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Skin - Atrophy

Image of atrophy (normal comparison) in the skin from a female F344/N rat in an acute study
Normal skin in a control female F344/N rat from a 14-day repeated-dose study.
Figure 1 of 4
Image of atrophy in the skin adnexa from a male B6C3F1 mouse in a chronic study
Adnexal atrophy-smaller and reduced numbers of pilosebaceous units (arrows) in a male B6C3F1 mouse from a chronic study.
Figure 2 of 4
Image of atrophy in the skin adnexa from a male B6C3F1 mouse in a chronic study
Adnexal atrophy-smaller and reduced numbers of pilosebaceous units (arrows) in a male B6C3F1 mouse from a chronic study.
Figure 3 of 4
Image of atrophy in the skin adnexa from a male B6C3F1 mouse in a chronic study
Adnexal atrophy-severe adnexal atrophy in which adnexa are absent in a male B6C3F1 mouse from a chronic study.
Figure 4 of 4
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comment:

Adnexal atrophy is characterized by smaller and reduced numbers of pilosebaceous units ( Figure 2image opens in a pop-up window and Figure 3image opens in a pop-up window ). In severe cases, the adnexa may be absent ( Figure 4image opens in a pop-up window ). This lesion may be accompanied by inflammation in the dermis. Follicular atrophy is characterized by smaller and reduced numbers hair follicles, and sebaceous gland atrophy is characterized by smaller and reduced numbers of sebaceous glands. Adnexal or follicular atrophy may correspond to the gross observation of alopecia.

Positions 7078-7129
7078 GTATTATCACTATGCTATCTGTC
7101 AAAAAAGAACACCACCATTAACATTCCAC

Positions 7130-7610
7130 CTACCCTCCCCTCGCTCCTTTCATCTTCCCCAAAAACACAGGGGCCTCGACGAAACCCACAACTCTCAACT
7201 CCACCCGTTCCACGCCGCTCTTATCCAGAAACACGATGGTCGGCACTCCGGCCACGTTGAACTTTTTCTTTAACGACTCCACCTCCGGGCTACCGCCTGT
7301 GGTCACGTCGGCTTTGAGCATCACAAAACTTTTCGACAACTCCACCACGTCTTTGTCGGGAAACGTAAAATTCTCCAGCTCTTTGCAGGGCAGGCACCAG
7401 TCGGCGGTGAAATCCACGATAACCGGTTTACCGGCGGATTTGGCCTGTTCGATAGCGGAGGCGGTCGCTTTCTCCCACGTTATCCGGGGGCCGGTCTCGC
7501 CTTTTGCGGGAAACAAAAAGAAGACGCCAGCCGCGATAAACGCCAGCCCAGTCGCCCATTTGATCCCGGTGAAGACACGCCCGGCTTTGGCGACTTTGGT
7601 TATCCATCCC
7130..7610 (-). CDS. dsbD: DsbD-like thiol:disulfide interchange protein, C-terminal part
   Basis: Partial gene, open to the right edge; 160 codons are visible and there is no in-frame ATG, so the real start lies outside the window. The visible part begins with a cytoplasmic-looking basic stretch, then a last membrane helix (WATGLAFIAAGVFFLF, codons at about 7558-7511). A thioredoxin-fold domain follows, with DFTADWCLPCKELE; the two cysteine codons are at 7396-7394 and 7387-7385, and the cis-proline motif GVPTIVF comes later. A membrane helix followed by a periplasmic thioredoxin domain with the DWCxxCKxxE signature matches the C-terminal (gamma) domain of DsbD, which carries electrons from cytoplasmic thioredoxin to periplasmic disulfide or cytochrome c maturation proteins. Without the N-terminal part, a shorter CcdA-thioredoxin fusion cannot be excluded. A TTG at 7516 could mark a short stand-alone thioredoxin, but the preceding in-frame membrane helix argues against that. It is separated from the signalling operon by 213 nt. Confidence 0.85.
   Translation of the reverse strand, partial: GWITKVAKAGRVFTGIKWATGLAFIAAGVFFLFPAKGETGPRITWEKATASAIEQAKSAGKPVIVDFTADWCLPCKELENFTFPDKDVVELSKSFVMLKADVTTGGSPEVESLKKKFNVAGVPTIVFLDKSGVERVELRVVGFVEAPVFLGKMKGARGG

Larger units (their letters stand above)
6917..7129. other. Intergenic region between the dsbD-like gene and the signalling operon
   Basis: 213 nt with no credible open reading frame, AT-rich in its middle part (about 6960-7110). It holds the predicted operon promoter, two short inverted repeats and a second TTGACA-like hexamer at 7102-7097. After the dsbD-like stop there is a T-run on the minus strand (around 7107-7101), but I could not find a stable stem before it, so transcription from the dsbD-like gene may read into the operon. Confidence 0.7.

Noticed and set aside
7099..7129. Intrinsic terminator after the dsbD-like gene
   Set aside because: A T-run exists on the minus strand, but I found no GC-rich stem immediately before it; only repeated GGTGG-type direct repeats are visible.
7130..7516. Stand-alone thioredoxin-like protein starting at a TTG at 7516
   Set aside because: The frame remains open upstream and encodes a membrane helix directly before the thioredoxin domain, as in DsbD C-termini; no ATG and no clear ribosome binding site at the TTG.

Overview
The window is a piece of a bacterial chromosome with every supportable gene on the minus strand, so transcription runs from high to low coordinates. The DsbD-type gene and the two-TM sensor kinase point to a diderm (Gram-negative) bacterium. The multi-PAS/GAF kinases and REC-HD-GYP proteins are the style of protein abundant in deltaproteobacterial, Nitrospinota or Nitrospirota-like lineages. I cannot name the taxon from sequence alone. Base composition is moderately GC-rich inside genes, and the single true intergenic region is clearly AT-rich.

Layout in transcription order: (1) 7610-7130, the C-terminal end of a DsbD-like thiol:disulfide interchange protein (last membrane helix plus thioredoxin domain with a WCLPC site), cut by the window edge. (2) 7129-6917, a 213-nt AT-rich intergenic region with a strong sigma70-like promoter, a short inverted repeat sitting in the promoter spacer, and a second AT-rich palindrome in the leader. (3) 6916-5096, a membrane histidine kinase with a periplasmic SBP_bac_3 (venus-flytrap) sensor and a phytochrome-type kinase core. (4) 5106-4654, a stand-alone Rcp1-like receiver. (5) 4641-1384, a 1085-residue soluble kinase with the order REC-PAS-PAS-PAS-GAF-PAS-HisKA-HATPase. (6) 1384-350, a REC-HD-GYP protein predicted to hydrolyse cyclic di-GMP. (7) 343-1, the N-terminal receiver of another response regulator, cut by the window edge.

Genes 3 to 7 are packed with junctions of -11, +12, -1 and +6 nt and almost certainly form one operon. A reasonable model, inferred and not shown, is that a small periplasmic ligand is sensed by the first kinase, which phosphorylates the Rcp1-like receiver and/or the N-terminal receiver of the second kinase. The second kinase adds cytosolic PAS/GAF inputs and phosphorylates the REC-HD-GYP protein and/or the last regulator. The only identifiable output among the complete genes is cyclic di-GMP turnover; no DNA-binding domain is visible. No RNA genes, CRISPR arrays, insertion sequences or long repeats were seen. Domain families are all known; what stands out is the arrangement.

The gross appearance of alopecia may be attributed to behaviors such as hair chewing or barbering, mechanical denuding due to rubbing against poorly constructed openings for feeders or water devices, parasitic infestations, and systemic diseases from hormonal (hypothyroidism) and nutritional imbalances. Some agents may affect a specific phase of the hair cycle, resulting in alopecia. For example, many chemotherapeutic agents interfere with the rapid mitotic activity of hair follicles in the anagen phase. Other compounds are known to affect hair follicles in the telogen phase, such as thallium, triparanol, and coumarin. Some compounds, such as phenyl glycidyl ether and dixyrazine, have effects on both the anagen and telogen phases. Follicles affected in a particular phase are likely to appear atrophied. Alopecia with atrophy or complete loss of hair follicles may also occur in skin over a subcutaneous or dermal neoplasm.

recommendation:

If atrophy of both hair follicles and sebaceous glands is present, the term “Skin, adnexa – Atrophy” should be used. If follicular atrophy occurs without involvement of other adnexal structures, the term “Skin, Follicle – Atrophy” should be used. If sebaceous gland atrophy occurs without involvement of other adnexal structures, the term “Skin, Sebaceous gland – Atrophy” should be used. Whenever present, adnexal atrophy, follicular atrophy, or sebaceous gland atrophy should be diagnosed and assigned a severity grade. If these are present as a secondary lesion to neoplasia, chronic inflammation, or fibrosis, it need not be diagnosed but should be described in the pathology narrative.

references:

Elwell MR, Stedman MA, Kovatch RM. 1990. Skin and subcutis. In: Pathology of the Fischer Rat: Reference and Atlas (Boorman GA, Eustis SL, Elwell MR, Montgomery CA, MacKenzie WF, eds). Academic Press, San Diego, 261-277.
Abstract: http://www.ncbi.nlm.nih.gov/nlmcatalog/9002563

Klein-Szanto AJP, Conti CJ. 2002. Skin and oral mucosa. In: Handbook of Toxicologic Pathology, 2nd ed (Haschek WM, Rousseaux CG, Wallig MA, eds). Academic Press, San Diego, 2:85-116.
Abstract: http://www.sciencedirect.com/science/book/9780123302151

Peckham JC, Heider K. 1999. Skin and subcutis. In: Pathology of the Mouse: Reference and Atlas (Maronpot RR, Boorman GA, Gaul BW, eds). Cache River Press, Vienna, IL, 555-612.
Abstract: http://www.cacheriverpress.com/books/pathmouse.htm